Thinking Citizen Blog — Avian Apocalypse: Purple Martins Invade Nashville
Thinking Citizen Blog — Wednesday is Climate Change, the Environment, and Sustainability Day
Today’s Topic: Avian Apocalypse: Purple Martins Invade Nashville
No doubt, Alfred Hitchcock is snickering in his grave. An op-ed piece in the New York Times has termed the invasion “a miracle, a disaster, and a conundrum.” We’re talking about 150,000 of these excrement-emitting flying objects messing with the daily lives of the residents of the capital of country music. But, ironically, the birds are congregating around the Schermerhorn Symphony Center causing an “existential threat” to the cash-strapped organization already under huge pressure due to the pandemic. Today, a few more details. Experts — please chime in. Correct, elaborate, elucidate.
IT ALL STARTED IN 2020. INITIALLY CONSIDERED A ONE OFF, BUT THEN THEY CAME BACK
1. “In the summer of 2020, a massive flock of purple martins set up camp in the trees surrounding the Schermerhorn Symphony Center, in the heart of downtown Nashville. The birds had left their nesting territories, both nearby and farther north, and were gathering in preparation for the fall migration. They stayed for two months.”
2. “The flock was a glorious sight — 150,000 birds descending from the sky night after night — but the problems they created for the cash-strapped symphony were extensive. Imagine the weight of so many birds on a few dozen trees, the stench of so many bird droppings on a public plaza.”
3. “For the symphony, shuttered by the pandemic, unsure when it would ever be able to hold concerts again, the birds were pouring salt into a hemorrhaging wound.”
NB: “In September, the birds departed for their wintering grounds in South America, but the pandemic was still raging when they returned the following summer, this time in even greater numbers, causing an even bigger mess and even more damage to the trees. It became clear that this was not a one-time miracle that could be managed through the generosity of bird lovers.”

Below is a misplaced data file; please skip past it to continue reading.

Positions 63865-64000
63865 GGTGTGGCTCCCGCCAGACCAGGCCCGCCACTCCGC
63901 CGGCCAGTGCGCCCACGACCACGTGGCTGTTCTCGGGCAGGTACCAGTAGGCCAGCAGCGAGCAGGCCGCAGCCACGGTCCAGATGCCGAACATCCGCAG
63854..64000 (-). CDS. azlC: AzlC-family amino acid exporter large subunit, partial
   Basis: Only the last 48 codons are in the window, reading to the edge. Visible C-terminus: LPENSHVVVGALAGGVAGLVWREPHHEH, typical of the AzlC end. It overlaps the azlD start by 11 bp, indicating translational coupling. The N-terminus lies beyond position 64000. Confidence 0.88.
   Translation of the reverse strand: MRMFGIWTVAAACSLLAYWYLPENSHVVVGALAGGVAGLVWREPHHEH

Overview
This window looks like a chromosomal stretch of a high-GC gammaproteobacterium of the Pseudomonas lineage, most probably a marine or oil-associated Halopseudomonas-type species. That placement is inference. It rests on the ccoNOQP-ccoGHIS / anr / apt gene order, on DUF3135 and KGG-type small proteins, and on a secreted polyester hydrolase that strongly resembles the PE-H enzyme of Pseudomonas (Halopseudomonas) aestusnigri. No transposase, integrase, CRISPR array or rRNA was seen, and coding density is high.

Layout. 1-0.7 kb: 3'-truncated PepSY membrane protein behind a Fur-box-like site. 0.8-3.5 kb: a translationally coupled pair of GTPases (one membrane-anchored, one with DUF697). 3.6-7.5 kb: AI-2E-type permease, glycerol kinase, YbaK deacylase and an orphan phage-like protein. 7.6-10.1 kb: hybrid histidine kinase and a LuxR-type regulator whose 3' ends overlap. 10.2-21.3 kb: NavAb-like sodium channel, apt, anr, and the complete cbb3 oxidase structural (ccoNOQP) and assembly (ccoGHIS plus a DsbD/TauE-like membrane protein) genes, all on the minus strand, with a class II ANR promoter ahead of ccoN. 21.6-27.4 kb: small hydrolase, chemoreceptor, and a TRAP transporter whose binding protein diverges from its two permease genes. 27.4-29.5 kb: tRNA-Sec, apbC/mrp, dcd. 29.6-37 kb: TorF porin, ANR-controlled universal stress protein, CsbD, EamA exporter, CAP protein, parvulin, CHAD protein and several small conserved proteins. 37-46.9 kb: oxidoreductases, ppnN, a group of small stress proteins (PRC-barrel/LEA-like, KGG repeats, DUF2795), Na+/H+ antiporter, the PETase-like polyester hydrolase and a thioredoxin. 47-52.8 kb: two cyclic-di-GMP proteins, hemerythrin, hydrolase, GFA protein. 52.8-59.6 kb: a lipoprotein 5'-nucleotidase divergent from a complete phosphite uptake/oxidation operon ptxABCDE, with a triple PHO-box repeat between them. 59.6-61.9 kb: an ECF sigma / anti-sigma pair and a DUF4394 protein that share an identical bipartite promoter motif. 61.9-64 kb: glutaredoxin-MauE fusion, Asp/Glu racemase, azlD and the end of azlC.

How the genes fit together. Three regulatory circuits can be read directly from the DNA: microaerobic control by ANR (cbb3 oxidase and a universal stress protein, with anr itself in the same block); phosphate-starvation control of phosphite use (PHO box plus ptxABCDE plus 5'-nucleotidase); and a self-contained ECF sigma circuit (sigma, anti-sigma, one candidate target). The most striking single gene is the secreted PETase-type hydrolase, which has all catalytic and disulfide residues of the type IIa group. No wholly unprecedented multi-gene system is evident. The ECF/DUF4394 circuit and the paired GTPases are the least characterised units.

WHAT TO DO IN CASE THEY RETURN THIS YEAR? GET RID OF THEIR NESTING SITES?
1. “If the birds come back this year, with the Schermerhorn fully open again, their presence will be catastrophic. No audience wants to enter a symphony hall covered in bird droppings, but closing the building during the purple martins’ next visit would cost another $4 million in lost revenue. This is why Alan D. Valentine, president and chief executive of the Nashville Symphony, calls the birds “an existential threat” to his organization.”
2. “Mr. Valentine and his team have decided that the best thing for everyone, purple martins included, is to cut down the severely damaged elms before the birds return and replace them with smaller trees that will make the symphony grounds a less attractive roost site.”
3. “When radio station WPLN’s Caroline Eggers first broke the news, a great hue and cry arose in the local conservation community, and far beyond it too. The symphony’s plan pleases no one: not the wildlife advocates, who don’t want the purple martin roost disturbed; not the tree advocates, who want to protect the urban tree-canopy; and not even symphony officials, who want to go back to holding concerts before full houses.”
THE MIRACLE AND THE CONUNDRUM — A CASE STUDY IN COMPLEXITY
1. “I love purple martins, and it’s easy for me to understand why conservation activists might view the symphony’s decision as a betrayal of a sacred trust. The birds’ presence here — despite this city’s unplanned and poorly regulated growth, despite developers’ relentless destruction of mature trees — feels like nothing less than a miracle. The people who are mobilizing to protect them are showing what love in action looks like.”
2. “But I sympathize with the symphony, too. I have spent nearly three decades making my own yard hospitable to songbirds, but I don’t want 150,000 birds roosting in my own fragile trees. It’s hard for me to admit that, even to myself, but it’s true.”
3. “I’ve looked at this from many different aspects, and it’s difficult to find an approach that meets everybody’s needs or desires. I don’t think there’s a simple answer.” (Terry Cook, state director of the Nature Conservancy in Tennessee).
NB: “Few situations involving wild animals in cities lend themselves to simple solutions: If a coyote starts killing neighborhood pets, for example, some residents will propose killing the coyote. Others will argue for keeping pets indoors. As divergent as they are, both answers represent the simplest possible — and least permanent — solutions to a problem that is much bigger than a single territorial coyote.”
A LINK TO THE LAST FOUR YEARS OF POSTS ORGANIZED BY THEME:
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#2 “39 Songs, Prayers, and Poems: the Keys to the Hearts of Seven Billion People” — Adams House Senior Common Room Presentation, 11/17/20
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